CSA's blog - Open for innovation
- Category: CSA Blog
- Published: Tuesday, 04 November 2014 23:55
- Written by Andrew Harding
One of the great things about rebuilding the Canadian Stuttering Association is that we can engage with new, high quality ideas and the people behind them. In fact, we have to. Our focus is on solving problems and we’re small with relatively few resources, yet a very broad scope.
New perspectives drive innovation. Enter Dwayne Spradlin’s new book Open Innovation Marketplace. The central idea is that established organisations can lose the freshness and flexibility to tackle pressing problems. It is people outside these organisations - often people in the earlier part of their careers or on the margins of an issue - who bring new approaches and ideas to bear on problems.
New people can also help to redefine the problem in the first place. Who would have thought that stuttering is cool? This idea, taken on and developed by Daniele Rossi, has become such an engaging way to reach out to people, that it can still surprise me after a couple of years. Dan’s social media expertise has made stuttering even cooler - and more widely known. This in turn helped to begin revitalising the Canadian Stuttering Association.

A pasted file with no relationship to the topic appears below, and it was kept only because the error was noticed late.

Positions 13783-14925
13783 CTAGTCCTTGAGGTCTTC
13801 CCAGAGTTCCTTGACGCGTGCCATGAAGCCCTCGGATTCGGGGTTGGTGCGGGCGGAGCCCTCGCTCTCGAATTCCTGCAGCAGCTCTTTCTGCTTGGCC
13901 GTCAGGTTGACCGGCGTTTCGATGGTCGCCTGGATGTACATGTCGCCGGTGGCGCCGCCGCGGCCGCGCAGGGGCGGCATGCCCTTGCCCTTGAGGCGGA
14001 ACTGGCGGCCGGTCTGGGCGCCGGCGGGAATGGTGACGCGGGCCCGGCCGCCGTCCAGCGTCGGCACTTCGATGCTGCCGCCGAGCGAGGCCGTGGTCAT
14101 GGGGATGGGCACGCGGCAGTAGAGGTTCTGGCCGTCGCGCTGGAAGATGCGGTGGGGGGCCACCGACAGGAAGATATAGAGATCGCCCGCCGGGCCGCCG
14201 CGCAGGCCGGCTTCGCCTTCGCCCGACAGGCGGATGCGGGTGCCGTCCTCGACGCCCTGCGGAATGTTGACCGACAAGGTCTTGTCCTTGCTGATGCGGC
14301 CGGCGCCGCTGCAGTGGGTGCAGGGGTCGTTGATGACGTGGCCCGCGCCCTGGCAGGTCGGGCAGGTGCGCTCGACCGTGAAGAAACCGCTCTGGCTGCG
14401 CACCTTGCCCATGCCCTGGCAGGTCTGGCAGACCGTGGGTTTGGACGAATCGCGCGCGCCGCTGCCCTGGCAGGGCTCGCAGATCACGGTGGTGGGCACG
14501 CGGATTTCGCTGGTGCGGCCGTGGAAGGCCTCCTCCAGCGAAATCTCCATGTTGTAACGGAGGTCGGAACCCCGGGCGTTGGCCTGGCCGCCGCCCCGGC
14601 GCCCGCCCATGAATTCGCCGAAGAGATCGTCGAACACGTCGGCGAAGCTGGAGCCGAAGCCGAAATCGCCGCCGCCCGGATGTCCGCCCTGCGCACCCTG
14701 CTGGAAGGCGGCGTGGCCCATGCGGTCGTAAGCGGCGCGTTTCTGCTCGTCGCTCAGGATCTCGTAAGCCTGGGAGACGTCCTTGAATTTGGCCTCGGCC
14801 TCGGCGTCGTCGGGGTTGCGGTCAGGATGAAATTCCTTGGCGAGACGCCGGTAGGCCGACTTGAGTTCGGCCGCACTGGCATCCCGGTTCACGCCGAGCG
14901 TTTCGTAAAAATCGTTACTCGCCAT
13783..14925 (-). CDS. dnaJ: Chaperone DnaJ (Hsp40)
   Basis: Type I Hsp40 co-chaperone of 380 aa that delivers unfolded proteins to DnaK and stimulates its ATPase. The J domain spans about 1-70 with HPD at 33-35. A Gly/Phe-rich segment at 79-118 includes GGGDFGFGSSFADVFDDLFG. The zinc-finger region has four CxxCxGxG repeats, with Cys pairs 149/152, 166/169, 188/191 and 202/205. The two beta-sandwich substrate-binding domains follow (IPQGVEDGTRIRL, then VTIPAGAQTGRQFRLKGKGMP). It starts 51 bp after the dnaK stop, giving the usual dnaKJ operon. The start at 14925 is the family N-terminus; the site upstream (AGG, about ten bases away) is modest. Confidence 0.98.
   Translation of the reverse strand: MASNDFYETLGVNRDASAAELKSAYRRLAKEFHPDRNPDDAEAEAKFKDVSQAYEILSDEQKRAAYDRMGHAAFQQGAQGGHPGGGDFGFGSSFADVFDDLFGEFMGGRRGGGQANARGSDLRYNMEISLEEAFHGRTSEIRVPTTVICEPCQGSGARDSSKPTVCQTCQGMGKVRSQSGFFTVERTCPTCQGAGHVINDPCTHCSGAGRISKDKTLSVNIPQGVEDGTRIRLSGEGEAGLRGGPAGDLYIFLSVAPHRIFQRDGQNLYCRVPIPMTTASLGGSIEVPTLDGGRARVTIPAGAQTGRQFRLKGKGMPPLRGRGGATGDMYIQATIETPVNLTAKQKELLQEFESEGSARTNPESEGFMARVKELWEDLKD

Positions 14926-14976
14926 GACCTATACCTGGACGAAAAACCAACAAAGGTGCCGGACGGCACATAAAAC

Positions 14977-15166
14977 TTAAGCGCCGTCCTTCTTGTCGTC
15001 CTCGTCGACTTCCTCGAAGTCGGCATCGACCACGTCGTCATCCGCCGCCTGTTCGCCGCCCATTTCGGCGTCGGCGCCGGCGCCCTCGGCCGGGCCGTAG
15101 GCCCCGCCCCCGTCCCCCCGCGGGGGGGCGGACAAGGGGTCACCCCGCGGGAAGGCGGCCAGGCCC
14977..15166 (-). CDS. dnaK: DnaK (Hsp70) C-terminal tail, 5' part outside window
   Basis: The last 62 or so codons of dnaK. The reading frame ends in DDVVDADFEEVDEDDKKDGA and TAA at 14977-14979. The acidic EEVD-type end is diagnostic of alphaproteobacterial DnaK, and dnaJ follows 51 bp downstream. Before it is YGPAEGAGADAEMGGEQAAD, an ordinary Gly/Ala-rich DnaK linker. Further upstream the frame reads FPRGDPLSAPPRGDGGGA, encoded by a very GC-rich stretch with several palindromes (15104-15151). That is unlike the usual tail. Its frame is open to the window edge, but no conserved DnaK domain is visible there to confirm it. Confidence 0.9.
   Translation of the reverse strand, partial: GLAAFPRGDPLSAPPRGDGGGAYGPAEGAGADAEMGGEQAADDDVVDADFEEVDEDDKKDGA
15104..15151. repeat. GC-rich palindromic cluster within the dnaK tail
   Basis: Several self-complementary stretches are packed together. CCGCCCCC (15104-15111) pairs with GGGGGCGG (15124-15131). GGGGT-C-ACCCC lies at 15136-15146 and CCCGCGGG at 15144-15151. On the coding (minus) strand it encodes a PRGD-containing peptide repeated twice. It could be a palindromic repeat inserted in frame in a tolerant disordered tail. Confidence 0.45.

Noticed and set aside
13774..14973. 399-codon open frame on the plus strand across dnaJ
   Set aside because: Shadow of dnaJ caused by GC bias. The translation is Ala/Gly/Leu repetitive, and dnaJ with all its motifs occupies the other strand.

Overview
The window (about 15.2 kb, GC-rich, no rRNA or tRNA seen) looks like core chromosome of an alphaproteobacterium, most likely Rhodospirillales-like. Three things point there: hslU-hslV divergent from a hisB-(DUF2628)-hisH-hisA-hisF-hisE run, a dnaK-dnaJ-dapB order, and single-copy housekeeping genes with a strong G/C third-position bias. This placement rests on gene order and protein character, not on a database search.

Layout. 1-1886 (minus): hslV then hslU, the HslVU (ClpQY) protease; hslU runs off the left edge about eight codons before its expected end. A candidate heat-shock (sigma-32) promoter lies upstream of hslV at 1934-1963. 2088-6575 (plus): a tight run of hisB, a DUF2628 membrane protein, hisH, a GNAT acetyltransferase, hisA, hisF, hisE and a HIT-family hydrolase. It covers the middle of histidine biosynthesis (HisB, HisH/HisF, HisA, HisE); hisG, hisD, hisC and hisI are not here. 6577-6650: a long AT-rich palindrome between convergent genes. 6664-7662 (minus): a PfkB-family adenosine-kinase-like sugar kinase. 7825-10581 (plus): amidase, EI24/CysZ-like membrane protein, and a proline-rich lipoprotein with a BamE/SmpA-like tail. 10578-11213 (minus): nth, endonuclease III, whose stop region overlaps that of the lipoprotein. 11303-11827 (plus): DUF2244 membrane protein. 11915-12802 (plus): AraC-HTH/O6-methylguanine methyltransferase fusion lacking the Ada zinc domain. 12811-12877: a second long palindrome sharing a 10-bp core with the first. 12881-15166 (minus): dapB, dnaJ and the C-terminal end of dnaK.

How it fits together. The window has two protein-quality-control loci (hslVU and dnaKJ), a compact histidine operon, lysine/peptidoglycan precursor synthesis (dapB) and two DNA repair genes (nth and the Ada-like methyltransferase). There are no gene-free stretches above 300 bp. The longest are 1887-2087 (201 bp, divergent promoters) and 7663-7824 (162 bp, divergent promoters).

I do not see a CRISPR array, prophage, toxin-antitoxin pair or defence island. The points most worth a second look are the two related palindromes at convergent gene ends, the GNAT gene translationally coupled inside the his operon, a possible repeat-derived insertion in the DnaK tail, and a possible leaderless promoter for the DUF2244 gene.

We have much to gain from applying knowledge from different fields
Diversity can drive innovation. Here I’m talking about cultural diversity, though only as a starting point. It’s a point though, that businesses are making through training in hidden biases in recruitment and promotion.
Companies like Ernst and Young, Deloitte and Google run seminars for staff on dealing with hidden biases that can hinder their long-term prospects.
Innovation doesn’t even need expert knowledge of the immediate problem at hand - just relevant expertise. Take Chad Comeau. Though he stutters, his expertise in is gaming and he is developing a great new tool to help people understand the experience of stuttering. Through contact with one of CSA’s founders (Jaan Pill), Chad is in contact with Karen Hollett, who brought her own experiences of stuttering to write a book for children who stutter - Hooray for Aiden.
As CSA’s national coordinator, what’s my role here? Since I’m relatively new to Canada, I’m finding my way around the system and drawing on my professional experience in Britain. But I can see the potential for CSA and I’m determined to build the support to make things happen. I’m quite good at connecting people - people who might just view what CSA is trying to do with new eyes, and then work with others to create something really good.
I think we have much to gain from applying knowledge from different fields to our growth and outreach. The worst that could happen is that we end up with a lot of interesting new ideas to work through. As we rebuild, we can start - at the start - by reaching out to engage a diverse range of people.
If we can crowdsource money, shouldn’t we start by crowdsourcing ideas?
What are yours?